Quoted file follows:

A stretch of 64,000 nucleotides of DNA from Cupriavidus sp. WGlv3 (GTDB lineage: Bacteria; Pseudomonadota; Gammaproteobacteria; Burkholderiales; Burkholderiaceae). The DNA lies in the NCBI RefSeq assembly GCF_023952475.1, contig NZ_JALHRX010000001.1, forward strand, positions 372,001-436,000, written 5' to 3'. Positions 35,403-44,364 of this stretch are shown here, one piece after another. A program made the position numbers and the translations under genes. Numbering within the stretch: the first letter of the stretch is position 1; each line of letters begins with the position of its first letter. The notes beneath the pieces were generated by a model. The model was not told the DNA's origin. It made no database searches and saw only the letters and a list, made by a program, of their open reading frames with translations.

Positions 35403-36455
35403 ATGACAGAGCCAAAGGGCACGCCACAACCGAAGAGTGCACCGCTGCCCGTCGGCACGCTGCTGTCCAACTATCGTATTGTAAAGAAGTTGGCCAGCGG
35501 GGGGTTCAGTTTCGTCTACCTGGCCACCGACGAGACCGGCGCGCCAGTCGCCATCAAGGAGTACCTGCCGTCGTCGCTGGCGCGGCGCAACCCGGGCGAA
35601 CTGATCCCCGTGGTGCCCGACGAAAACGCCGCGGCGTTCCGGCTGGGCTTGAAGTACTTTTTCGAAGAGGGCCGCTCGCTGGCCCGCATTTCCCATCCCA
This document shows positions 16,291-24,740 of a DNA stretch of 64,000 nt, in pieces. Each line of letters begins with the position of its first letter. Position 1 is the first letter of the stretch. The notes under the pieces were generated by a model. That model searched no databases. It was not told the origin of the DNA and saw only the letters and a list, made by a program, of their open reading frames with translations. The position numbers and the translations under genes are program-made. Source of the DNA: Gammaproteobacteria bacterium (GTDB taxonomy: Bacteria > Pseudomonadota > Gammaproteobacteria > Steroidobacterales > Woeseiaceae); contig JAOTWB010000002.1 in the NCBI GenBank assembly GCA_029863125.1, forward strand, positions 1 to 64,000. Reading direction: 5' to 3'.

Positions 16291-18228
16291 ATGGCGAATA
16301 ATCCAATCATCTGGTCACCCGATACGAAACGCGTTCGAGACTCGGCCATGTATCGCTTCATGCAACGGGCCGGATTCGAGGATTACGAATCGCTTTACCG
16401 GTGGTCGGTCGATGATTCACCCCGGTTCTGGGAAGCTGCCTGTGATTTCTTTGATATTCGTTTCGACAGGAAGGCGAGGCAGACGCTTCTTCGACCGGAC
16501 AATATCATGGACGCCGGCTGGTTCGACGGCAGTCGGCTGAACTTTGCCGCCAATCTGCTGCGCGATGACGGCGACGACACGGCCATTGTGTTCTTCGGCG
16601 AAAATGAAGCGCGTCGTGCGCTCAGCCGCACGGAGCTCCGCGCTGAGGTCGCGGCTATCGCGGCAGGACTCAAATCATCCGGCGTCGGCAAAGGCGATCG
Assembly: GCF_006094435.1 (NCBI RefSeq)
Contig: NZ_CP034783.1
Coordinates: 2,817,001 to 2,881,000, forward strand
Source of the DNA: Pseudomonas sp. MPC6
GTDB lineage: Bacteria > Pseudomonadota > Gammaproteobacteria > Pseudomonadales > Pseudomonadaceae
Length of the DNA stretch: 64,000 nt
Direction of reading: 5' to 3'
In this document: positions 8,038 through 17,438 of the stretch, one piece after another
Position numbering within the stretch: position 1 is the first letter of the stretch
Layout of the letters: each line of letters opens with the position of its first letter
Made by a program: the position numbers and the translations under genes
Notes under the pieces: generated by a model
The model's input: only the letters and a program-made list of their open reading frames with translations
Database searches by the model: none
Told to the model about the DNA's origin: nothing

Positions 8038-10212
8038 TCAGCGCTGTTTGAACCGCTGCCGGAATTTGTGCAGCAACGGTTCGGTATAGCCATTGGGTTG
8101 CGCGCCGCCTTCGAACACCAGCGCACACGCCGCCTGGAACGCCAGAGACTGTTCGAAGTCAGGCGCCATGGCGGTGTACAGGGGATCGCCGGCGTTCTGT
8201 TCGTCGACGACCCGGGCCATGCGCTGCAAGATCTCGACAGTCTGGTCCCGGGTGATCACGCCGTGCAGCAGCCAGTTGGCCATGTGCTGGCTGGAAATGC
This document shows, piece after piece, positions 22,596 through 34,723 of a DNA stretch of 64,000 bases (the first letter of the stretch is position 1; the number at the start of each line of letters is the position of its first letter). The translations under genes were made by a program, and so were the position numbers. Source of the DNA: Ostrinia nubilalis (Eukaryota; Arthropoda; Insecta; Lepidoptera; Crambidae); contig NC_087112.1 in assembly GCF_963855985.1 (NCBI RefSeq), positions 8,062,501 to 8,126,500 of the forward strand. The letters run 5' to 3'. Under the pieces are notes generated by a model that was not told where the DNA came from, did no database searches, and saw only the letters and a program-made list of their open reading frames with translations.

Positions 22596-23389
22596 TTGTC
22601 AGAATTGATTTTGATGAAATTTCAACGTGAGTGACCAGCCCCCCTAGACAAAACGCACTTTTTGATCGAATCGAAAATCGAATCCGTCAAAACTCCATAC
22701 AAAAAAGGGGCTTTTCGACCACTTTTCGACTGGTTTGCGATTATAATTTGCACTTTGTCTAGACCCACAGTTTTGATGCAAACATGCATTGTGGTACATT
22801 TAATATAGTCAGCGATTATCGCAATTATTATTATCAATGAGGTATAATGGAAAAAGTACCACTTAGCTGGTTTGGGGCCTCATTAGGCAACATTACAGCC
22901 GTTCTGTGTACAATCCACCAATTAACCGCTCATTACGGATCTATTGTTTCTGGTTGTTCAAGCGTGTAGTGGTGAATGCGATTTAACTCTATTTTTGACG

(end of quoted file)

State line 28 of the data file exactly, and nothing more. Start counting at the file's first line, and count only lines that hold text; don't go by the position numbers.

Positions 8038-10212